By: Mustafa Mirreh
5 August, 2016, 09:00
After the grand events of Friday night, we emerge from our tents on Saturday morning deprived of energy. Slowly we enter the festival site for round 2, grubbing down on some morning hog roast before washing it down with Farmfest’s exclusive ‘hangover cure’ smoothie. However it is the serenading harmonies of New Palace Talkies opening up The Sett stage that truly restores us to our natural selves as we sway towards the the tent for more festivities.
We only catch the last couple of songs from the Bristol group but it’s more than enough to convince us of their musical qualities. The heartfelt tones of ‘The Sick’ floating down so beautifully as the outdoor sunshine peels through the tent sheets. Soon after the band go full boogie, exchanging Bombay Bicycle Club-esque guitar rhythmes and soulful vocals for a fine summer finish.
Feeling refreshed we hop straight across to the Big Blue stage to catch Tamu Massif. Eagerly waiting, we briefly catch the glitch pop sequences of Haiku Salut; flowing all kinds of chimes and instruments as they dazzle proudly with their own creations. Slightly late but Tamu Massif gracefully arrives as he immediately launches the lush waves of ‘Red Candy’ then following up with ‘Jejune/Selene’ and ‘Holding Back’ for the perfect summer escapism.
Outside in the modest sunny weather we go over to catch Stevie Parker on the main stage. The singer-songwriter backed by recent acclaim of her debut single “The Cure” shows no signs of stopping with another stupendous display of ambient pop. However it would of been nice to see a little more from the audience with some still nursing their hangovers from the night before.
Back to the Big Blue to catch the wonderful sounds of Ardyn. The pop duo are accompanied by their full band, humbled to be on stage as they perform at the festival for the first time. Transitioning between acoustic and indie, their music evolves with every note, biding time before fully blossoming. New single ‘The Valley’ is pure mastery of luscious sounds, songwriting and vocals working together to produce a spellbinding experience, leaving everyone in awe.
Approaching mid-afternoon we had some time to spare before the next act and so we decide to check out some of the festival activities. Immediately we are swooped by the Brazilian rhythms of Samba drumming by Jamma De Samba which took place right in the centre of the field. Numbers gather in a circle as the large group play their percussion instruments among the lovely weather outside. All fired up we return to the Big Blue to catch an artist which could very much be one of the festival’s anticipated highlights.
That artist is Craig Sutton aka The Flamenco Thief; a man who uses one guitar and a loop pedal to make music that’s equal to a full scale band. We are told good things prior to arriving but seeing Sutton on stage blew all our expectations out of the water. Whether it’s the insane speed of his looping and strums or sheer charisma that got the blood flow pumping, this artist is truly something. It’s late afternoon and Sutton is already performing to a packed tent of hundreds – almost as rammed as DJ Format’s set last night. The audience are loving every minute of it, soaking up the blistering whirlwind of acoustic/sonic soundscapes, carrying the fiery Brazilian Samba fever that took place earlier on.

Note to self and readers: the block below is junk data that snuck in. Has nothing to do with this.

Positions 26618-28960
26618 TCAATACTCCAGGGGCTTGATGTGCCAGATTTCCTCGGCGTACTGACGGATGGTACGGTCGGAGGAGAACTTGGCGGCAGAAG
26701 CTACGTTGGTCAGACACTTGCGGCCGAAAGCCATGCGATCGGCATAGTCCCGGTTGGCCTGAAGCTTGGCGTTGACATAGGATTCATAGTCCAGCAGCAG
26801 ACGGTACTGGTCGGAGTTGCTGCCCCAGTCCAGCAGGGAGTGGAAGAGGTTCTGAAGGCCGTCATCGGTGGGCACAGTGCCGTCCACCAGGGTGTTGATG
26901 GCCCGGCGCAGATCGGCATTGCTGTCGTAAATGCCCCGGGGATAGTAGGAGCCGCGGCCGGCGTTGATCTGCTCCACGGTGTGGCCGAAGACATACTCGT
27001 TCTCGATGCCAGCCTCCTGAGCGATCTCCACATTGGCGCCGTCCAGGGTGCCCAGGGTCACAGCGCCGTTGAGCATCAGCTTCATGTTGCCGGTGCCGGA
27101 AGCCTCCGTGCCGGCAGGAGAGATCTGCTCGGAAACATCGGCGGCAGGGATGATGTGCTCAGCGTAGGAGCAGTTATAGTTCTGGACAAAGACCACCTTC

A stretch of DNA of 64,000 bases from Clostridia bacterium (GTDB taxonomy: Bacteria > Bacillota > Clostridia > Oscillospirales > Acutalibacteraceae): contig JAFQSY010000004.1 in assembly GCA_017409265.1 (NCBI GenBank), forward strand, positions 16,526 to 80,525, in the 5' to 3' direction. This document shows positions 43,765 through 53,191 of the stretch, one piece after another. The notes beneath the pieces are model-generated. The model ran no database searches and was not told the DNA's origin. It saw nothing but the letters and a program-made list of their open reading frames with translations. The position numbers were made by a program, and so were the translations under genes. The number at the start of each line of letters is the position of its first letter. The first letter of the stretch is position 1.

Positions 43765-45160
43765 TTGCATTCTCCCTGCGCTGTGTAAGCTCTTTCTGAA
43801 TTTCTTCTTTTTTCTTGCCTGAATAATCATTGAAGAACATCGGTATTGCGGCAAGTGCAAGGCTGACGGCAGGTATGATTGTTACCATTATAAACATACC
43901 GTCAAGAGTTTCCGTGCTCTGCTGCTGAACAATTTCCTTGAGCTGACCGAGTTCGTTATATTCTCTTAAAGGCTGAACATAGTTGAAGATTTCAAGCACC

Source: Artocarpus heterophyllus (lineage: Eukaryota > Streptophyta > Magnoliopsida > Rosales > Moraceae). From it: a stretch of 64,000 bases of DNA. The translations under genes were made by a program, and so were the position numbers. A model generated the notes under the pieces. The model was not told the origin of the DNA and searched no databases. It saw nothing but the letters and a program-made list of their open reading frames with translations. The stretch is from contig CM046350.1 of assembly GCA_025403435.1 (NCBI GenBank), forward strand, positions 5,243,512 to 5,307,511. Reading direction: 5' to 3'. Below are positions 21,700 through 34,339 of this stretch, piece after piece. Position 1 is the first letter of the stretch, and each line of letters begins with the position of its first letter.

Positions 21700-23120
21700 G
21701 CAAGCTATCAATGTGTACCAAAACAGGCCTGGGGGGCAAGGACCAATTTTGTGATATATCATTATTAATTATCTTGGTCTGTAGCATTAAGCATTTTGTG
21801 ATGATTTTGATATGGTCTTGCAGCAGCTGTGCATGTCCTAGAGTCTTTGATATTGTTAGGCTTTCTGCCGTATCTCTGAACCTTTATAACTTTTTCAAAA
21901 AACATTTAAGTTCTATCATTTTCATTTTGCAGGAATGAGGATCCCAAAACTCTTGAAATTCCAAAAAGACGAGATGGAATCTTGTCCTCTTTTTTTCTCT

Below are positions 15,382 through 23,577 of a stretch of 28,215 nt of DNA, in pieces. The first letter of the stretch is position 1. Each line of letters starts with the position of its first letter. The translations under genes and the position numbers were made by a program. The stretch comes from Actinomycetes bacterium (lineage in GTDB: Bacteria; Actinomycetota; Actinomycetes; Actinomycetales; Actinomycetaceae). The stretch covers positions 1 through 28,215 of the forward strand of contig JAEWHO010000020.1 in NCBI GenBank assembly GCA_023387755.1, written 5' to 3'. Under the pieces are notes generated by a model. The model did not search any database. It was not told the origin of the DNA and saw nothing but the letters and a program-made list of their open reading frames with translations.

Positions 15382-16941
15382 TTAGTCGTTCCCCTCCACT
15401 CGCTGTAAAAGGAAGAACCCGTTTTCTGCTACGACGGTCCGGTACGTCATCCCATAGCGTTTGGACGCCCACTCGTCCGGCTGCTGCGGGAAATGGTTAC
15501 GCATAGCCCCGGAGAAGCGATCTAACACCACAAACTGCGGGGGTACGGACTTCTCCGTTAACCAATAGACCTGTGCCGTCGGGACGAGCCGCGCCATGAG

After the intensity of Sutton’s set, we cool down outside to catch a moment of the glittering electronics of Glasgow’s Errors then off to The Sett to catch the very lively Goan Dogs on stage. Festival vibes are in full swing as the five-piece launch a delicious blend of Americana-fused alt rock, backed by their signature stage lights which never fails to impress. A sense of charm and class every time with catchy hooks and synced harmonies easily winning the crowd over. ‘Flying Business Class’ will always go down as a favourite, proving why these guys are one of the coolest bands around.
One last swing to the Big Blue for the exotic psychedelic waves of Flamingods, who just released their fantastic debut album Majesty. We arrive at the tent waiting for the five-piece to come on. Several instruments being set up slowly delays the set time, then another 10 mins goes by and still no sign of them. We decide to head down to the main stage to catch headliners GoGo Penguin; their beautiful orchestra-esque combination of grand piano, double-bass and drums fuelled by electronic compositions made for a stunning presentation under the cool night sky. We’d be happy to stay here for the duration of the festival but Flamingods were still on our list.
We rush back to the Big Blue and still no band as people are getting restless. Then all of a sudden lights emerge and five individuals make their way on stage. Flamingods don’t spare a moment as they immediately lunge into their continental soundscapes. Playing songs from their debut album, we’re pulled in by shimmering sounds and layered instruments that take us away from the fields of Somerset to the tropical terrains of paradise. Beautifully beguiling, Flamingods were turning disappointed faces into dancing machines, delivering a performance of astonishing quality.
There are not many festivals you could say can bring such a diverse range of music, all on the local fields of Somerset. Festivities for all ages and performances that were top class, Farmfest have outdone themselves once again, showing all why they are one of the best festivals in the world right now.